NASCAR stuck on wrong side of fence fuss


I don't care if adults want to risk their lives by driving race cars.

If they want to fly around tracks like the one in Talladega, Ala., that's fine. They're paid handsomely to do so.

But when a race car flies through the air and is responsible for hurting spectators, then we've got a problem. Flying cars should be a concern only if you live next door to George Jetson.

Sunday at Talladega, Carl Edwards was leading the Sprint Cup race on the last lap when he tried to block a pass attempt by Brad Keselowski a few hundred feet from the finish line.

Edwards' Ford got clipped by eventual winner Keselowski, spun, went airborne and was launched off another car's hood, becoming a Cessna before being caught by an antiquated fence and then flung back onto the track just short of the finish line.

Debris from Edwards' car and the fence injured seven fans, with one suffering a broken jaw. Edwards wasn't injured, largely because of safety enhancements mandated by NASCAR after Dale Earnhardt's fatal crash.

"The retaining fence did what it's supposed to do," NASCAR spokesman Jim Hunter said Monday during a teleconference. "There was some debris that went into the grandstand that fortunately did not invoke serious injury."

I guess jaw surgery that requires insertion of two plates and having your mouth wired shut for six weeks is only serious if it's your jaw.

"If there is something we come up with as we analyze this accident ... we'll make it as safe as we humanly can," Hunter said.

NASCAR has waited too long to modernize fencing systems used at many of its races.

Sunday's race featured three multicar crashes at 200 mph. They happen frequently at high-banked Talladega because NASCAR mandates the use of restrictor plates on intake manifolds to dampen horsepower and keep speeds from exceeding 200 mph.

The cluster crashes are so popular they have a name: The Big One.

Lowe's Motor Speedway near Charlotte, N.C., had a promotion before Sunday's race that determined the price for 1,000 tickets to its next event. The price would be set by the number of cars involved in Sunday's biggest crash. The winning -- losing? -- number was 14, so the price is $14.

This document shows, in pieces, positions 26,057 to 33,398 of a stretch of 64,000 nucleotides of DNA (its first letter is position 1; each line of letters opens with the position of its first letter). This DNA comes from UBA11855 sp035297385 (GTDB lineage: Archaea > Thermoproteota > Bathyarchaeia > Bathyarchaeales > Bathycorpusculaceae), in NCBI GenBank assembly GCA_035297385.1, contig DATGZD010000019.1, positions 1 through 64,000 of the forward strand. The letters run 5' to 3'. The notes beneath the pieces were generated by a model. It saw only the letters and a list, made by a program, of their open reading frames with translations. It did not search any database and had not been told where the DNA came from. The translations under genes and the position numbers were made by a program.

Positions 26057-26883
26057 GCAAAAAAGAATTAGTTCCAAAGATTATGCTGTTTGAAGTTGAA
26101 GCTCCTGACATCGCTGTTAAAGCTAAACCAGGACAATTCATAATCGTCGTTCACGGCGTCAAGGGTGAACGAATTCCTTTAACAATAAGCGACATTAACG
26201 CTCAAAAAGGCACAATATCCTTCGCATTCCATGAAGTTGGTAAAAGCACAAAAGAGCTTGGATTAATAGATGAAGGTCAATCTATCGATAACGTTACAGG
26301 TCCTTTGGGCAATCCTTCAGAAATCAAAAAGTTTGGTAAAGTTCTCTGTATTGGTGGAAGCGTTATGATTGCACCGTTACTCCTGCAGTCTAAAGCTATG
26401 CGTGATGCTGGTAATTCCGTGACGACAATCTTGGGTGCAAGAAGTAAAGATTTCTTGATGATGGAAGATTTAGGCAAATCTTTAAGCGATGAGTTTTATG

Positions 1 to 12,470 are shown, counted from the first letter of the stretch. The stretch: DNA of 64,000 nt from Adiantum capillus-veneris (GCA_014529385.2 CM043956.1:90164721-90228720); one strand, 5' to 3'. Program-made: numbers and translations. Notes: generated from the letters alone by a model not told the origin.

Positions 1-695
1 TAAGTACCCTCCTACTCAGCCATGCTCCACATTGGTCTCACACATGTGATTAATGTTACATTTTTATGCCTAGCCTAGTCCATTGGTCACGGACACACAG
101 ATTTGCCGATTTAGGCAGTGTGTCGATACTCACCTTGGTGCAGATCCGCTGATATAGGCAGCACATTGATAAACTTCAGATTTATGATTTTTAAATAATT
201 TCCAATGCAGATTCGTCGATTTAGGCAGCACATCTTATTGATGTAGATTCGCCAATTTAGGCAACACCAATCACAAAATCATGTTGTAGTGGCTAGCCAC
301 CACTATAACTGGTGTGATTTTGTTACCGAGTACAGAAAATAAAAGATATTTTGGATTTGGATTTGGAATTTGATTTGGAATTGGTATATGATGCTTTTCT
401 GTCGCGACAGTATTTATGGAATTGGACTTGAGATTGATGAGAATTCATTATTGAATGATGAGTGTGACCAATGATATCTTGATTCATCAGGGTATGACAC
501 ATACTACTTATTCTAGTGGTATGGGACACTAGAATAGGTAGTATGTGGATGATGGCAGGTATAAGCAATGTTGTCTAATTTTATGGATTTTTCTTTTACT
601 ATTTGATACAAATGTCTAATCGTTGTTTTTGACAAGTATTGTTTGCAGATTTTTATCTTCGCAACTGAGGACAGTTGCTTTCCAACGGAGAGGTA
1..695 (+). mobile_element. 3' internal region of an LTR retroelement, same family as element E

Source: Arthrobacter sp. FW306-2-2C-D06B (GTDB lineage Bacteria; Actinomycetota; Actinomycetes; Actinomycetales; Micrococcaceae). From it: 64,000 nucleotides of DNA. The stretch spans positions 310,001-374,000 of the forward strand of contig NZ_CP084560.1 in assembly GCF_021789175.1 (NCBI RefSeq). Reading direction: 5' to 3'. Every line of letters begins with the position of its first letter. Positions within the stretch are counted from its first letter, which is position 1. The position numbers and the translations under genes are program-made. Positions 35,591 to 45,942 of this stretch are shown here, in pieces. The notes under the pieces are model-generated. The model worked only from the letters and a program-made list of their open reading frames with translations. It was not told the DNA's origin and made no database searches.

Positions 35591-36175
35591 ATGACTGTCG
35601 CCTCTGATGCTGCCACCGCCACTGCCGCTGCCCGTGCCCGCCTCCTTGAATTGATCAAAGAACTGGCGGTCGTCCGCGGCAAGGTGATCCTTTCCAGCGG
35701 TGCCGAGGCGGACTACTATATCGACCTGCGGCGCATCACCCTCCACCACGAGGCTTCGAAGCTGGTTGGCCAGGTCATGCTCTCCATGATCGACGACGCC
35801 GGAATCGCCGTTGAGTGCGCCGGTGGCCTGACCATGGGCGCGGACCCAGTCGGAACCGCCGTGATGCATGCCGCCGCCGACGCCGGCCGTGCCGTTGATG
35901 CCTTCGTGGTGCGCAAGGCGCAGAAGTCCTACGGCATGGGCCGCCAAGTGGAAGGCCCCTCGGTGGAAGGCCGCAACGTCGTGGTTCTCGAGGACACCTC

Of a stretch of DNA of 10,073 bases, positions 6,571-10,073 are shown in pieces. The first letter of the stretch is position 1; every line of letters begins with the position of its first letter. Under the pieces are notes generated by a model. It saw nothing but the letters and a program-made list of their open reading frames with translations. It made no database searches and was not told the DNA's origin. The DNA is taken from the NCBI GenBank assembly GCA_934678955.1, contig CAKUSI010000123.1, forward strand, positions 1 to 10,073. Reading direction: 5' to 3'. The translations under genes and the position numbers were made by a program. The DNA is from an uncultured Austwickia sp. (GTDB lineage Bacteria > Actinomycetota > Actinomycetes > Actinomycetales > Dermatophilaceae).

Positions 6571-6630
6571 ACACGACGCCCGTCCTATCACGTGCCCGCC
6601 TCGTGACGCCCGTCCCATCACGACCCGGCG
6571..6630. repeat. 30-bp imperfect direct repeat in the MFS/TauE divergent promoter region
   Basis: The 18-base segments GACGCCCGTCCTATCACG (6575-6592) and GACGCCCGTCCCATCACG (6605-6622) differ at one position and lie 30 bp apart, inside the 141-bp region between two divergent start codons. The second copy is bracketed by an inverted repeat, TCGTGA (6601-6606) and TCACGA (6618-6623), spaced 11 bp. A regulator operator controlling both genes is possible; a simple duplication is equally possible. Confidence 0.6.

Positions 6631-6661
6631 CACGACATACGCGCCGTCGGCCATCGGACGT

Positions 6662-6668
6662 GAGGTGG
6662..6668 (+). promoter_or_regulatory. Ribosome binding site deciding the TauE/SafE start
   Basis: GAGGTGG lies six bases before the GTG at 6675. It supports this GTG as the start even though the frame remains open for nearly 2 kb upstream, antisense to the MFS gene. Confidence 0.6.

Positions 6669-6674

"We would rather not dignify that type of promotion with a comment," Hunter said.

Even Talladega this year introduced a one-third-pound hot dog called "The Big One."

Both ideas lacked taste.

Hunter said one of NASCAR's "primary goals over the years is to build a retaining fence that keeps the cars and parts and pieces out of the spectator areas. Nothing is bulletproof."

NASCAR has never led racing circuits in safety. Initial development of the energy-absorbing SAFER guardwall system -- for which NASCAR is given so much credit -- was led by the Indy Racing League, which (unlike NASCAR) has traveling medical and rescue teams.

Fencing such as that found at Talladega is as safe as Earnhardt's open-face helmet was in 2001 and just as outdated. The front-stretch fencing is about 14 feet high, 7 feet lower than the fence protecting the grandstands at Las Vegas Motor Speedway, Lowe's Motor Speedway and other tracks that have hosted IndyCar races.

Those catch-fence systems are higher, stronger and curved at the top to help deflect cars or debris back onto the track.

The design resulted from a triple fatality in 2000 at Lowe's when a tire that was knocked off an IndyCar sailed over the retaining fence and into the grandstand. The year before, three died in a similar accident at a Champ Car open-wheel race at Michigan International Speedway.

If NASCAR thinks it's hard to sell tickets now, imagine the challenge it would face after a 3,400-pound race car soars above or through a catch fence and takes out a few sections of occupied seats.

Jeff Wolf's motor sports column is published Friday. He can be reached at 383-0247 or jwolf@reviewjournal.com. Visit Wolf's motor sports blog at lvrj.com/blogs/heavypedal/ throughout the week.

 

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